Connie and Dale
There’s a website I’ve long known about and have attempted to use on several occasions: Warmshowers.org. Conceived and designed by fellow bicyclists, the idea behind it is a bicyclist is headed through your town, and you’ve got a spot on the floor for them to bunk, you can register here to let the traveler know. The traveler can find you, chat and back and forth, and maybe save that person a hotel room.
My problem with using it is I change plans every single day that I ride. For example, I’m writing this on the fifth day of this trip. I bet I’ve changed my plans ten times since committing to ride this . . . and I just committed to it six days ago.
I’m loathe to inconvenience anyone. I can’t stand it when I can’t commit to someone a place and time. I don’t want anyone to plan things around me . . . when I’ve no clue when I can arrive. Anytime I’m on the bike, and especially on this particular trip, I’m at the mercy of weather, wind, my body aches, construction, detours; the list is endless. A five mile detour / wrong turn on my part will delay me anywhere from a half to a full hour.
I understand Warmshower hosts are bicyclists themselves. They’ve all done long rides and they know uncertainty is part of the game. Conversely (perversely?) I don’t mind waiting for someone . . . I just can’t bear to inconvenience anyone else.
Sidebar: For years my friends have complained that I’m a horrible correspondent. They’ll write, tell me what’s going on with their lives, the people that mean the most to them, and update me on the world from their perspective. I love reading those emails. But I can’t bring myself to bore the shit out of someone with what I view as my boring-ass life. “Hey, Ray, how’s it going?” “Fine. Overworked. Underloved.” Guarantee you every single friend of mine has heard that exact response from me. My way of thinking is if something is wrong in my life, there’s no a soul who can fix it. Why burden, or, rather, inconvenience a friend with my troubles?
When I was making reservations for Saturday night at Fireside, I remembered Warm Showers and thought, “What the hell. It’s only a holiday weekend. I’m only giving the host 24 hours notice. Could I impose any further?”
Presque Isle is right at 80 to 85 miles to Mackinaw City, where 23 meets its end. (The video below features a pretty good impression of my maniacal laugh over the thought of 23’s end):
As feared, the first two days of riding left me incredibly sore. 82 miles the first day. 62 the second. I wasn’t sure I had another 85 mile day in me for Sunday.
Instead, I compromised with myself. I planned to stop in Cheboygan. It’s 15 miles from Mackinaw, but I reasoned that 70 miles for the day was probably doable.
On Warm Showers I found three different Cheboygan hosts. One wasn’t active, one was out of town, but the third, Connie and Dale, were quick to respond and say, “Come on!” They were hosting two other riders on Sunday, yet told me they had plenty of room.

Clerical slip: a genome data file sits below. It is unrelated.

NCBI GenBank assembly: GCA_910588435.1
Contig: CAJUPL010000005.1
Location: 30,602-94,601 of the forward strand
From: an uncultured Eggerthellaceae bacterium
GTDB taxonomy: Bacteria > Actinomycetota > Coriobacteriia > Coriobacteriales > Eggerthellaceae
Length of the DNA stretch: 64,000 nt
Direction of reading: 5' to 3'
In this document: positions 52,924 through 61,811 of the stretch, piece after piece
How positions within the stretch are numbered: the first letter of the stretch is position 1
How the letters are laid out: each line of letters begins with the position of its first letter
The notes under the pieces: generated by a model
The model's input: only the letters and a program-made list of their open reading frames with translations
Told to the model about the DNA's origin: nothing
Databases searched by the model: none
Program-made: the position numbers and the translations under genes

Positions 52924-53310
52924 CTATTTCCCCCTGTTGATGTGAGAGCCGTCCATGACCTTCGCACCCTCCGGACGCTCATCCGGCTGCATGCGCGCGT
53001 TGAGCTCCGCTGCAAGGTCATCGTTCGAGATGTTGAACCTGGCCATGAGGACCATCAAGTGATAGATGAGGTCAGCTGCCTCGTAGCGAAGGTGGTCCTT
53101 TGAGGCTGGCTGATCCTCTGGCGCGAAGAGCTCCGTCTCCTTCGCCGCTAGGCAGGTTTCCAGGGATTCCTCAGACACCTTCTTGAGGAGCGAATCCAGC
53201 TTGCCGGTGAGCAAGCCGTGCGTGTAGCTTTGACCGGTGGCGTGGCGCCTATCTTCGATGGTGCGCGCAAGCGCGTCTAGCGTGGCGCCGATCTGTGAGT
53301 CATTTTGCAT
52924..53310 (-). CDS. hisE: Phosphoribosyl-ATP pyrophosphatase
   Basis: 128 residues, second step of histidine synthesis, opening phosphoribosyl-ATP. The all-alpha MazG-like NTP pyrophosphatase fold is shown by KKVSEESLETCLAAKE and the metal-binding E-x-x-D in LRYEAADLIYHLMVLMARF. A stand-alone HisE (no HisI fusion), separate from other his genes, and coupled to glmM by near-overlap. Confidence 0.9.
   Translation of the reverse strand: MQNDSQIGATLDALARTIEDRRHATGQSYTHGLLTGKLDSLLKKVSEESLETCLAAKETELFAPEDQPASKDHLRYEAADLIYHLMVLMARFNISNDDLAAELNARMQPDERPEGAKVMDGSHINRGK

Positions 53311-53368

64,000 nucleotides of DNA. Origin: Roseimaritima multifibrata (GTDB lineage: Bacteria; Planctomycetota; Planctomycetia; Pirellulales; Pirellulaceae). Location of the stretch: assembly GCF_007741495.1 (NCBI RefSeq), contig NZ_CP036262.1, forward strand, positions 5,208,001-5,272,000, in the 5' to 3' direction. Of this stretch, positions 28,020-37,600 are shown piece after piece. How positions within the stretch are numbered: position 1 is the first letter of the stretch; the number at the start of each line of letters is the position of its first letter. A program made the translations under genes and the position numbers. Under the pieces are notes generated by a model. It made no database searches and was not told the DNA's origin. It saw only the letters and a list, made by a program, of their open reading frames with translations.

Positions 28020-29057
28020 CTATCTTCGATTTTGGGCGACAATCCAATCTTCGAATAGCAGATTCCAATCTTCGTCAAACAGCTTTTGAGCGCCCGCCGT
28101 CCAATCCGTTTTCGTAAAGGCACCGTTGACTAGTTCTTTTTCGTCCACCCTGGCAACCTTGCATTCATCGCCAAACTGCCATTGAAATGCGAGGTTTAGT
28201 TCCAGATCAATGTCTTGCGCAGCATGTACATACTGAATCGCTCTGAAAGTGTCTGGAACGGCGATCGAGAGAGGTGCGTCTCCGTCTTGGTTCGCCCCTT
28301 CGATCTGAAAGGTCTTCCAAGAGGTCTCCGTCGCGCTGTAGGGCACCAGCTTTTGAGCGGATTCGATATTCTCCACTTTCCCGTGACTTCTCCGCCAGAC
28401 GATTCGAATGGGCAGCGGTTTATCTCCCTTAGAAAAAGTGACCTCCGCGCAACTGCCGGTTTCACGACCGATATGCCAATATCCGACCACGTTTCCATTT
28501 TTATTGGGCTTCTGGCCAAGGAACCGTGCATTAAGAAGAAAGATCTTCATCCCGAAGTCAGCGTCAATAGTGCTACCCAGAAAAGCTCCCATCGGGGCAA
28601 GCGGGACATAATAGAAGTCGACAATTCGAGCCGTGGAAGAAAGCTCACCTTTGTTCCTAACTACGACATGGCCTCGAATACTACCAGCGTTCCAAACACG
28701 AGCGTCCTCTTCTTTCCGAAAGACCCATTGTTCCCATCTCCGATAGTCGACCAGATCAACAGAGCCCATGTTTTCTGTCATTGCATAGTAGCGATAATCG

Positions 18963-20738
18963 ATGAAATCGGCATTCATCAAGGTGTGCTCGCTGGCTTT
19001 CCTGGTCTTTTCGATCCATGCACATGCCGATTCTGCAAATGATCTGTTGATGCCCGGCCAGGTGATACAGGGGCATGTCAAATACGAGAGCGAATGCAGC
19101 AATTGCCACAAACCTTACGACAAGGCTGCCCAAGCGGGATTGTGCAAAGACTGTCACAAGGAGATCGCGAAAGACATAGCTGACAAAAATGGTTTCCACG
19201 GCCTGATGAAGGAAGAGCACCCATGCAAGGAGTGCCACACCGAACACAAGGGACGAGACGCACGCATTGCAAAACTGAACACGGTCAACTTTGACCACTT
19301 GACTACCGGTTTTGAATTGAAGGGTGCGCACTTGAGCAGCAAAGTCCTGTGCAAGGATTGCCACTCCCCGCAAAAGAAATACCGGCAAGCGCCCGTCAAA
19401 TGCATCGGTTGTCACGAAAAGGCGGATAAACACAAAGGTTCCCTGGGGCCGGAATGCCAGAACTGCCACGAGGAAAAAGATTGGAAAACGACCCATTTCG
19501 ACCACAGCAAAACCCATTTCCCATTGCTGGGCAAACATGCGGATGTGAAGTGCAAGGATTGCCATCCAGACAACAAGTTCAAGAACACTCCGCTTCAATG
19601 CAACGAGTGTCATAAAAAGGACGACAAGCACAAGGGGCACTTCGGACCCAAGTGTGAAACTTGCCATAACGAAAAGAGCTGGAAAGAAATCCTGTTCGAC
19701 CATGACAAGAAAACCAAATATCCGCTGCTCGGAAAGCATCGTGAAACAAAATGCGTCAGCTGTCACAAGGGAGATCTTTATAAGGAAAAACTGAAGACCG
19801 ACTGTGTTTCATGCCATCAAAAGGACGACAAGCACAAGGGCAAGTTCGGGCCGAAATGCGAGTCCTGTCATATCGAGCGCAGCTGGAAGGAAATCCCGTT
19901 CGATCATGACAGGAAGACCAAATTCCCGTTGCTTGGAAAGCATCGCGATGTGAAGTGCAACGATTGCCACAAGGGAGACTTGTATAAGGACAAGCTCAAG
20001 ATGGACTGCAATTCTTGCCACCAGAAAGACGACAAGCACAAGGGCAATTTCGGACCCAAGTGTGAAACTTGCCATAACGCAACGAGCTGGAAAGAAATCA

This is from their Warm Showers profile:
After retiring from our education jobs, my husband and I began taking self supported bicycle, canoeing and kayaking tours. We are not smokers, do not have pets, are omnivores, do not have allergies and live on Lake Huron. We spend February-April as volunteers in a state park in Florida, not so much to escape snow but rather to enjoy a different experience.
Connie and I emailed / texted each other several times, trying to get our schedules to sync. They were going to be at an arts show at 40 Mile Point Lighthouse on Sunday. Connie suggested that we meet there.
Unfortunately, the lighthouse was a lot closer to me than I expected. I reached it pretty early in the day. Plus, I’d only ridden about 35 miles at that point. It was a gorgeous day (as you can tell from the pictures above) and it seemed like a waste to hang around an “art show” when the goal of this trip was to get to Mackinaw.
Mackinaw was 50 miles away. I was feeling pretty strong. At that point, I felt I could get there. My body wasn’t complaining too much. (Well, my butt was still being a pain in the ass.) I texted Connie and left her a voice mail telling her that I’d already arrived at the lighthouse, but I’d decided to continue on. Depending on where they lived / how long it took me to get to Mackinaw, I’d let them know if I was going to come back to their home.
I continued north on 23. About three or four miles away from the lighthouse I saw the first other bicyclist since I’d started the trip. I waved at him as he was heading south. A mile or so behind him was a woman. I again waved. But she asked, “Are you Ray?” It was Connie.
I crossed the road to introduce myself. She explained that she’d had a flat and was trying to catch up with Dale. Whom I assume was the guy I’d first waved as he rode by. I told her what I was doing: riding on to Mackinaw. We talked about where her home was. It was on the south side of Cheboygan, nearly 30 miles from Mackinaw. I told her it was very doubtful I’d have the strength to get to Mackinaw and then ride 30 miles back. I thanked her for her hospitality and her willingness to put me up for the night. We shook hands and said our goodbyes.
As I crossed over from Presque Isle county into Cheboygan county, I was greeted by one of these ubiquitous signs:
Thanks again, Connie and Dale, for trying to make it all work out!